University Museums

Title: DCW Chair
Name: Chair
Date: c. 1946
Period: Mid Century Modern
Medium: Natural Ash Plywood
Country/Culture: American
Dimensions: 31 × 21 in. (78.7 × 53.3 cm)
Classification: Furniture
Credit Line: Gift of Geitel Winakor. In the permanent collection, Brunnier Art Museum, University Museums, Iowa State University, Ames, Iowa.
Object Number: UM2007.80
More Information
Label #1:
The Eames Molded Plywood Lounge Chair (1946) has been referred to as the "most famous chair of the century," with a form that relates directly to the human body and holds no secrets as to how it succeeds technically. Low-slung, with an expertly crafted molded plywood seat and back, this chair cradles the user and features hardwood inner ply for durability. The molded plywood legs provide superior strength and rubber shock mounts buffer against jarring movement. Self-leveling pod glides level on uneven surfaces.
(Adapted from Design within Reach website, 2009)

"To whom does design address itself: to the greatest number, to the specialist of an enlightened matter, to a privileged social class? Design addresses itself to the need."-Charles Eames


Label #2: From "Subject to Change" exhibit.
Charles (American, b. 1907-1978) and Ray Eames (American, 1912-1988)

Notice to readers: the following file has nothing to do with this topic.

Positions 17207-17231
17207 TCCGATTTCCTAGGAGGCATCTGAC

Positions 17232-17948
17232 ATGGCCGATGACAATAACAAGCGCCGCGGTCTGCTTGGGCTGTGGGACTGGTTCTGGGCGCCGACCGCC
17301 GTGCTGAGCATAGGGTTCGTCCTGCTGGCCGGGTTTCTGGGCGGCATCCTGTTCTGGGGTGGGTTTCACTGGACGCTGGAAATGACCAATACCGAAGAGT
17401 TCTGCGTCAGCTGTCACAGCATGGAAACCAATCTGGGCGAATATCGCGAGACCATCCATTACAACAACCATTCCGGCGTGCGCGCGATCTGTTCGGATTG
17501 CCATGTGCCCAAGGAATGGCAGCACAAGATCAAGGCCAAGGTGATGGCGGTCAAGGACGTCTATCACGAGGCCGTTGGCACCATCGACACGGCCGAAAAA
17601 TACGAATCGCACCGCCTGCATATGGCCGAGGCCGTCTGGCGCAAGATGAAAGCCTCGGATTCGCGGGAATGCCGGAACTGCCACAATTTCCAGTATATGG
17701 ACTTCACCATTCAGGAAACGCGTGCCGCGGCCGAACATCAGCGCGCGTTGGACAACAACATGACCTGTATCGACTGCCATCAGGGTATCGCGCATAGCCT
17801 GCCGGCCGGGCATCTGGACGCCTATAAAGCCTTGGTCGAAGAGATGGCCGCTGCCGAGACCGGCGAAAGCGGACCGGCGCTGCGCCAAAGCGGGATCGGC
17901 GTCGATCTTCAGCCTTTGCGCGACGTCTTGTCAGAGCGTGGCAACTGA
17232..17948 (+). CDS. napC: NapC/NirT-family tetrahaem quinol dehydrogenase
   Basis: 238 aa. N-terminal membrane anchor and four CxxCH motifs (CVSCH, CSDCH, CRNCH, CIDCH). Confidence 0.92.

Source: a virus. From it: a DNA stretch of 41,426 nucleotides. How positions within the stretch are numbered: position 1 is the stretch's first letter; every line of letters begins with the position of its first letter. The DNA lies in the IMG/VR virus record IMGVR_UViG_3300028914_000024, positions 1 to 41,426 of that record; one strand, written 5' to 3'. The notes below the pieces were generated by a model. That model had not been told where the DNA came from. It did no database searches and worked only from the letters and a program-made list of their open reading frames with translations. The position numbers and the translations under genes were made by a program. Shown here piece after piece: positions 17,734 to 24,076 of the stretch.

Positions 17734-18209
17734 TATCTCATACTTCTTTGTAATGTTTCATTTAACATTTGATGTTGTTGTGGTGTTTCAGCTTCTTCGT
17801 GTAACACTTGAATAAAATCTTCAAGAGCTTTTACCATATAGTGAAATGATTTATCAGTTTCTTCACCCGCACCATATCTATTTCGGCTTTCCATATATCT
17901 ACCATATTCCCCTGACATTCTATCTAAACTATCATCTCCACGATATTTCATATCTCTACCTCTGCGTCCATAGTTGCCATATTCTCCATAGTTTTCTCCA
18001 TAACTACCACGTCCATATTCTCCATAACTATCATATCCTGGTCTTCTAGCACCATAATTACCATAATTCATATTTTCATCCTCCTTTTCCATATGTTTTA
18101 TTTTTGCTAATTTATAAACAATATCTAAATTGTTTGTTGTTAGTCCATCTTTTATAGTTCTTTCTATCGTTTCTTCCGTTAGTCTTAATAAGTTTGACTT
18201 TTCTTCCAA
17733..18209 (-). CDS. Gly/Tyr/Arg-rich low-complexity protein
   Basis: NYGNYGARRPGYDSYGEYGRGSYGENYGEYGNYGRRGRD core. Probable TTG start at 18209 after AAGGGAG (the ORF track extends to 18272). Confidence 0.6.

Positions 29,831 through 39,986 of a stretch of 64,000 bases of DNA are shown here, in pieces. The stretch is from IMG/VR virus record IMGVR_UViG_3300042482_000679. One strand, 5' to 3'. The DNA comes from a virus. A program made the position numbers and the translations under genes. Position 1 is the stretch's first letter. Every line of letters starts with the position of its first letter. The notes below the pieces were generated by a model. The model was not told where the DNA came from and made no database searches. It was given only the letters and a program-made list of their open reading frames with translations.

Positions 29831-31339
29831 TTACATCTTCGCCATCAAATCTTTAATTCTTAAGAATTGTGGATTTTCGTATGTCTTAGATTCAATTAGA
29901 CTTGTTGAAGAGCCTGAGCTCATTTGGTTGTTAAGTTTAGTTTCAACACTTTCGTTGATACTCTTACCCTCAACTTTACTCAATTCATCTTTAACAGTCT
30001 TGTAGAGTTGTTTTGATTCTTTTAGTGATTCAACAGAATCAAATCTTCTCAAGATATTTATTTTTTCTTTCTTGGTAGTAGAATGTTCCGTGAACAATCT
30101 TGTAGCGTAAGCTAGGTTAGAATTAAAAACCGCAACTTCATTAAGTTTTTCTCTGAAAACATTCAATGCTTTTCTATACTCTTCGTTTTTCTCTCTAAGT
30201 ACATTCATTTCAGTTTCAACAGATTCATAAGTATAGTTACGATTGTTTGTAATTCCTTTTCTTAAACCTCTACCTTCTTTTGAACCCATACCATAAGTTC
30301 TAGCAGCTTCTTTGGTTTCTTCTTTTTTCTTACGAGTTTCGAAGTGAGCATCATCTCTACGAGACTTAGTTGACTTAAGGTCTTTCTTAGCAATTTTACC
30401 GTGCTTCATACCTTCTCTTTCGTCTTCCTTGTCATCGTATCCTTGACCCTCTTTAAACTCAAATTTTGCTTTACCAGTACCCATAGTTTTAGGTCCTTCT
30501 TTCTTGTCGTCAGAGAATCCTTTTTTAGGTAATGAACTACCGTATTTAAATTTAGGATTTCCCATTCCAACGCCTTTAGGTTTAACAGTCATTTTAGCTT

DCW Chair, 1950-1969
Natural ash plywood
Gift of Geitel Winakor. In the permanent collection, Brunnier Art Museum, University Museums, Iowa State University, Ames, Iowa.
UM2007.80

In the 1970s, Charles Eames presented an important design lecture series at Harvard University. Eames professed his viewpoint and philosophy of what he called the banana leaf parable, a banana leaf being the most basic dish off which to eat in southern India. He related the progression of design and its process to the transformation of the banana leaf. While it begins as plant material, it changes to a humanly adapted functional object with basic aesthetics relating to function and the essence of beauty.

Charles Eames developed an interest in architecture and engineering while studying in his hometown of St. Louis, Missouri. After being thrown out of Washington University for his advocacy of Frank Lloyd Wright, Eames started working in an architectural office. Ray Kaiser Eames studied in San Francisco before moving to New York to work on a project with Eames for the Museum of Modern Art. In 1941, Charles and Ray married. Together as artists, designers and filmmakers they were responsible for creating many classic, iconic designs of the 20th century. As with the early molded plywood chairs and furniture, the Eames' pioneered innovative technologies in fiberglass, plastic resins and wire mesh.